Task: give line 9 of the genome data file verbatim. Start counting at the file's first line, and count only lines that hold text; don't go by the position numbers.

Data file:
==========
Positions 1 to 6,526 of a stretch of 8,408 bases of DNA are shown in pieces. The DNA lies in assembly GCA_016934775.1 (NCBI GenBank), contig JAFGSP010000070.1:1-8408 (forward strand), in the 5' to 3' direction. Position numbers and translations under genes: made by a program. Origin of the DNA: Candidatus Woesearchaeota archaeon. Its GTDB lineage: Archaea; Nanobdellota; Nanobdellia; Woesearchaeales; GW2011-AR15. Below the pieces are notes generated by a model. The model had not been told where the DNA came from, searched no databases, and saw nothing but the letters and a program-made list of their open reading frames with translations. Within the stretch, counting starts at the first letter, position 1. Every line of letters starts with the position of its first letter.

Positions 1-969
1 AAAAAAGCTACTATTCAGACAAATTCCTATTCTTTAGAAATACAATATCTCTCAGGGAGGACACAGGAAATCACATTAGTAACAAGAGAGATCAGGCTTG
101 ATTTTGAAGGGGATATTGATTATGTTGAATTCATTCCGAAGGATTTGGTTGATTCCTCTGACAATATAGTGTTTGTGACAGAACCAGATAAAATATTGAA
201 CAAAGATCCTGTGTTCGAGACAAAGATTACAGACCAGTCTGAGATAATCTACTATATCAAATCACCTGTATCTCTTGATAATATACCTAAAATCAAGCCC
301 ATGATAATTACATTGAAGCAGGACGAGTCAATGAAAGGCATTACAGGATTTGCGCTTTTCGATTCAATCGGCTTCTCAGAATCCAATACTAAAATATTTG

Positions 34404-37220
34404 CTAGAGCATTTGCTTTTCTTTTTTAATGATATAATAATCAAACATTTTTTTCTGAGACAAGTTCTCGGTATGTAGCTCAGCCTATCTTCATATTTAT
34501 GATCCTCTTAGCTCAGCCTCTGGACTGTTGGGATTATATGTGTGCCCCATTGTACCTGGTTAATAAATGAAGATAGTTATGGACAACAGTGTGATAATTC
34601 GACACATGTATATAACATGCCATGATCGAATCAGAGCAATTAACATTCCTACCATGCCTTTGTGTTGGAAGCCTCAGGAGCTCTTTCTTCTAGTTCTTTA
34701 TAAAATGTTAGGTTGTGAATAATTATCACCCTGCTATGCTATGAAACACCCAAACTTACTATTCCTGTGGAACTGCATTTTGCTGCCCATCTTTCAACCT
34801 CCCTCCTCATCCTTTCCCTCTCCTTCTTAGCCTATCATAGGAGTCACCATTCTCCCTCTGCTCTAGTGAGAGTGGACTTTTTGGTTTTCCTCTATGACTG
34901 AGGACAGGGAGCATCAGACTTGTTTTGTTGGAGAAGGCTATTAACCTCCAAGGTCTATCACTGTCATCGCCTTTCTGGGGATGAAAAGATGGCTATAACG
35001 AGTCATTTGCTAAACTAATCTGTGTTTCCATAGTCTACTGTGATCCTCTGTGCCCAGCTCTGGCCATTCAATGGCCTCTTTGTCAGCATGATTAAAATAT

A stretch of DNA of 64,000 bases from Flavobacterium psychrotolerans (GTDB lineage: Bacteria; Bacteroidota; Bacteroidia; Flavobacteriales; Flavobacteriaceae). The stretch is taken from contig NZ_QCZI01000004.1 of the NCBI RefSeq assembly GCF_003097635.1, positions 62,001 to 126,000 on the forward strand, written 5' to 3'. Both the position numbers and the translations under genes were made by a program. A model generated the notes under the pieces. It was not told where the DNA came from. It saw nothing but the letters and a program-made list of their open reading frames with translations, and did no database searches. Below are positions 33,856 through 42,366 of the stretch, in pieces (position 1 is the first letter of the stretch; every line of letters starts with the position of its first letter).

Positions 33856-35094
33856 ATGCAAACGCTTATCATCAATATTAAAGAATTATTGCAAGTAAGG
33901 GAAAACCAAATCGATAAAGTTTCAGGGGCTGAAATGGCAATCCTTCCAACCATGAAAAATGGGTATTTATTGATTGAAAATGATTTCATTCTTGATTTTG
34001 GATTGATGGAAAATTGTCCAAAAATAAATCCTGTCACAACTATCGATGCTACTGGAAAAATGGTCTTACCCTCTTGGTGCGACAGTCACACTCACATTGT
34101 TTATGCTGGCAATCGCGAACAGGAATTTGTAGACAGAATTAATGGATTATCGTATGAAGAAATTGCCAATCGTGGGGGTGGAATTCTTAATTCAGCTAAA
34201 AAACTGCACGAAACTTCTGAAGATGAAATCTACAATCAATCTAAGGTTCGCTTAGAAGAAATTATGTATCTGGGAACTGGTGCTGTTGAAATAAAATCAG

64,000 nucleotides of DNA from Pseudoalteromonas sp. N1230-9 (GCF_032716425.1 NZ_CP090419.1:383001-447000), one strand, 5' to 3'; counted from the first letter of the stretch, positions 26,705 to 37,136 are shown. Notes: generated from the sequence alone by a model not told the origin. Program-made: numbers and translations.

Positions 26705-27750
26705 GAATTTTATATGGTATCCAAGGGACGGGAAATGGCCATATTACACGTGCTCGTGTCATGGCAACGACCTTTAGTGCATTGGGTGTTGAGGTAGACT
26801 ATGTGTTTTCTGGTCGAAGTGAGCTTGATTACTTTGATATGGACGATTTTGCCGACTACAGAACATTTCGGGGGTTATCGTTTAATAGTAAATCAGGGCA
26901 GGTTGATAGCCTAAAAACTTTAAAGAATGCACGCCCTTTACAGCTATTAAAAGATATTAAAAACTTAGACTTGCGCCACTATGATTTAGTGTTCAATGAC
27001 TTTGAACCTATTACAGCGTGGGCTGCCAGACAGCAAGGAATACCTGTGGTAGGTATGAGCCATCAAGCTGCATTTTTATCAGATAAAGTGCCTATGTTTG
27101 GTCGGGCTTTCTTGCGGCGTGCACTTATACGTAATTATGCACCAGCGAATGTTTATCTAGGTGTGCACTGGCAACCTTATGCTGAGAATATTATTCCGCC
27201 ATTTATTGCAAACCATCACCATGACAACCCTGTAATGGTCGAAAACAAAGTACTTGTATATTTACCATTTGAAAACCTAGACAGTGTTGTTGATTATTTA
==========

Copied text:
34501 GATCCTCTTAGCTCAGCCTCTGGACTGTTGGGATTATATGTGTGCCCCATTGTACCTGGTTAATAAATGAAGATAGTTATGGACAACAGTGTGATAATTC